There was further discussion regarding the definition of significant change – that there must be a physical change of at least 10% of the total market value of the property.  To better understand the extent of ORPS including sales for ratio studies that have been identified by assessors with significant change, ORPS will provide the team with the following data for municipalities identified with patterns of sales corrections: the total number of sales and the number of sales with significant change. Municipal names will not be provided.  

Gloudemans Report on Market Trends

            The report is not ready, but will be shared with the team when it is available. 

Large Parcel

            There was discussion on how large parcels are assigned to class - assignment is based on the property classification code.  There was also discussion that the large parcel bill does not work because of politics.  The Town of Olive increased assessments on the NYC reservoir property and received a tentative equalization rate of 130%.  Action item: check the tolerances set for class D in order for a reassessment municipality to receive State Aid.

2007 Equalization Rates

            The following property classification breakdown to determine blended trends was distributed:

MT B Groups: Commercial

  1. Apartment: 411
  2. Lodging: 414,415,417 & 418
  3. Eating/Drinking: 420,421,422,423,424,425 &426
  4. Retail (large): 450,451,452,453,454 & 455
  5. Retail (small): 480,481,482,483,484,485 & 486
  6. Bank/Office: 460,461,462,463,464 & 465
  7. Warehouse: 440,441,442,443,444,445,446,447,448 & 449
  8. Car Sales/Service: 431,432 & 433
  9. General Commercial Use:  400,410,416,430,434,435,436,437,438,439,470,471,472,473,474,475,500's & 600's

MT C Groups: Vacant/Farm/Forest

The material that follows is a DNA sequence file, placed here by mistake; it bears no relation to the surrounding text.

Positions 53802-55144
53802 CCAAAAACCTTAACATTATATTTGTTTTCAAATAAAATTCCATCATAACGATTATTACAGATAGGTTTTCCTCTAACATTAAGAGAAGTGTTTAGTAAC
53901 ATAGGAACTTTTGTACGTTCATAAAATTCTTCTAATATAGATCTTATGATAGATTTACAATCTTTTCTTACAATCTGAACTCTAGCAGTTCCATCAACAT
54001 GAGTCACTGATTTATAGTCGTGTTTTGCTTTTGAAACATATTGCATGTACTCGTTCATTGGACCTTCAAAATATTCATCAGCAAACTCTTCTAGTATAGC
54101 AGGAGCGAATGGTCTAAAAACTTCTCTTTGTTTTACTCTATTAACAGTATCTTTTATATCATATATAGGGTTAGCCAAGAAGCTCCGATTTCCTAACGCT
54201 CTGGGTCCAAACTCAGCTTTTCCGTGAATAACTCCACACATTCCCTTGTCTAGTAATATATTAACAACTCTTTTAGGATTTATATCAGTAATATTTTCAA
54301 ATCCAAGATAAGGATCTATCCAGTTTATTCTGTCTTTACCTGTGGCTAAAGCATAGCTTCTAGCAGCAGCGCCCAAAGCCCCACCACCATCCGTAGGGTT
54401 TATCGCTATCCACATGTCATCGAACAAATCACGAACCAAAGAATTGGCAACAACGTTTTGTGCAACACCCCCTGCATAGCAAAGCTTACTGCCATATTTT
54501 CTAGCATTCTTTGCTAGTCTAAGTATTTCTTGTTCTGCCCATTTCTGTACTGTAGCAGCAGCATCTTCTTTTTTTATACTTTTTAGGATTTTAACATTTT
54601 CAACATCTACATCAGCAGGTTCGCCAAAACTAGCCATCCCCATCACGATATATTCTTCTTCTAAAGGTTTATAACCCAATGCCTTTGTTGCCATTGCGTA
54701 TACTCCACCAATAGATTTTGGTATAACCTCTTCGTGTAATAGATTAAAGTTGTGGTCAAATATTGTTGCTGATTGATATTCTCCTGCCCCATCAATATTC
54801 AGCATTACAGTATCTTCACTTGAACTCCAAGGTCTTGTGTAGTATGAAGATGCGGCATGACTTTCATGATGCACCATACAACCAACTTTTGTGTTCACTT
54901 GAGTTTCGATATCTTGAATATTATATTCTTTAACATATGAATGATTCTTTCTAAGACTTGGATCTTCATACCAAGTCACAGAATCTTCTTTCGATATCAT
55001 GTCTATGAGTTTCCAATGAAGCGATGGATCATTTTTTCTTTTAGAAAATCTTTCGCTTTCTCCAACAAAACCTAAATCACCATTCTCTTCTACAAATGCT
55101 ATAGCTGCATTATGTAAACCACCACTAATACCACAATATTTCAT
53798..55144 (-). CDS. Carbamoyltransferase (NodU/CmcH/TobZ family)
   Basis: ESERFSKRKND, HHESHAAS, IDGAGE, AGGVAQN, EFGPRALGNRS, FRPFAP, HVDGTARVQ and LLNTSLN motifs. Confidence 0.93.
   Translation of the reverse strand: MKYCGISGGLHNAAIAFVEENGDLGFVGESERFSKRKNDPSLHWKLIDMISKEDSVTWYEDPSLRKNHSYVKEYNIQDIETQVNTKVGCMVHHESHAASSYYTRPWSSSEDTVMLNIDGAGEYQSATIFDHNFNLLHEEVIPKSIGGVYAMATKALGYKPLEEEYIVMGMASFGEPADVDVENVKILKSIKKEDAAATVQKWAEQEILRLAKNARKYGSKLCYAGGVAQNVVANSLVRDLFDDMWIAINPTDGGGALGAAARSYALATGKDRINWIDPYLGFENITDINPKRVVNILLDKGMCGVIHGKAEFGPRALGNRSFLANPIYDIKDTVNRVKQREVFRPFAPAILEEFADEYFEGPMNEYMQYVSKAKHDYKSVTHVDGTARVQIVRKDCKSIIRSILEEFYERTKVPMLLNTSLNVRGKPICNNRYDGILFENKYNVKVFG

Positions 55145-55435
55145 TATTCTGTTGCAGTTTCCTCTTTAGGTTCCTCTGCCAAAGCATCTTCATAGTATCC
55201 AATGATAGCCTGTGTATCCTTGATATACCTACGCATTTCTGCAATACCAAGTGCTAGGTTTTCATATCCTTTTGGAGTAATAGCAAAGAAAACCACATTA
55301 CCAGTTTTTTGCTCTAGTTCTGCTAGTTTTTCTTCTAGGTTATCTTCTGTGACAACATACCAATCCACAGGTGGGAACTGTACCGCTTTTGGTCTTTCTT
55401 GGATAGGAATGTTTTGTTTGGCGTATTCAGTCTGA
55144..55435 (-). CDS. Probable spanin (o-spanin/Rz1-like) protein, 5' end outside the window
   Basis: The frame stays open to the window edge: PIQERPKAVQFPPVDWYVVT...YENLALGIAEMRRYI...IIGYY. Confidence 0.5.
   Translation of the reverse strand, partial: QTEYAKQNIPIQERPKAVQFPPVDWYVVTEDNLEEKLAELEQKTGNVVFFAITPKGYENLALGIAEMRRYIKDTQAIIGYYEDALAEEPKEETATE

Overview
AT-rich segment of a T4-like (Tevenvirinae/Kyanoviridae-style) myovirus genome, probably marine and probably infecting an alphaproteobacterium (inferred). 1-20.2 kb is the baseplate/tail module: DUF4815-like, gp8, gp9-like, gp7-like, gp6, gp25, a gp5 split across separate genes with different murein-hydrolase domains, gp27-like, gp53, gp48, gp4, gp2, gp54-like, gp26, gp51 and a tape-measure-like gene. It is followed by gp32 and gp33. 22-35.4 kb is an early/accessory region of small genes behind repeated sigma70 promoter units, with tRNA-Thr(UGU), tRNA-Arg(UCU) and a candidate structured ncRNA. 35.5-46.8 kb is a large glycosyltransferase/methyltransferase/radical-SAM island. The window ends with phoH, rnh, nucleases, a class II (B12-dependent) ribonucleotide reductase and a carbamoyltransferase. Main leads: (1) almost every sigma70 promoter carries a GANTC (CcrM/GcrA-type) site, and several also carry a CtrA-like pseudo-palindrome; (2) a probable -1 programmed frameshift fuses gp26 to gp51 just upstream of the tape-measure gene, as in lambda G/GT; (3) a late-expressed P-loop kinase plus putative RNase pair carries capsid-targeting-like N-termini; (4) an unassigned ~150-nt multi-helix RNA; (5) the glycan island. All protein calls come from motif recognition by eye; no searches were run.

1. Farm Land: 100's
  2. Small Lots: 310,311,312 & 314
  3. Waterfront Lots: 313 & 316
  4. Commercial/Industrial Land: 330,331,340,341 & 350
  5. Large Tracts (General Vacant Use): 300,315,320,321,322 & 323
  6. Forest Land: 900,910,911,912,920,940,942,960,962,963,970,971 & 972

 If there is not enough data to make a sub-group trend, an overall major type trend will be  used for the market area. 

Other issues discussed:           

Possibly limit the trending of major type B to two years, instead of three, because of the difficulty of determining major type B trends         

            The fact that commercial sales are not verified is a problem.  The availability of commercial income data is an issue.  There are sources for this type of information.  There is potential use for this data to be used for analysis purposes. Eyde will contact the RPTAC Valuation team and set up a meeting to discuss other possible options for commercial trending. We may have a combined meeting of the Valuation and Equalization teams to discuss these issues.

Action Items

1.      Assessor's Association will meet with Tax and Finance regarding STAR rebate program

2.      Identify number of condos by municipality

3.      Count of total sales and sales with significant change indicated by municipality

4.      Tolerance for major type D in State aid process

5.      Major Type B and C - look at historical trends.  Should only 2 years of trends be used

6.      Discussion by assessors regarding the matching of sales to a future assessment roll, limiting the need for significant change exclusions for eq. rate purposes

7.      Report on the development of trends using sub-groups

8.      Bob Gloudemans report

9.      Valuation Team discussion on commercial trends

Next Meeting: October 25, 2006 videoconference between ORPS Syracuse and ORPS Newburgh offices.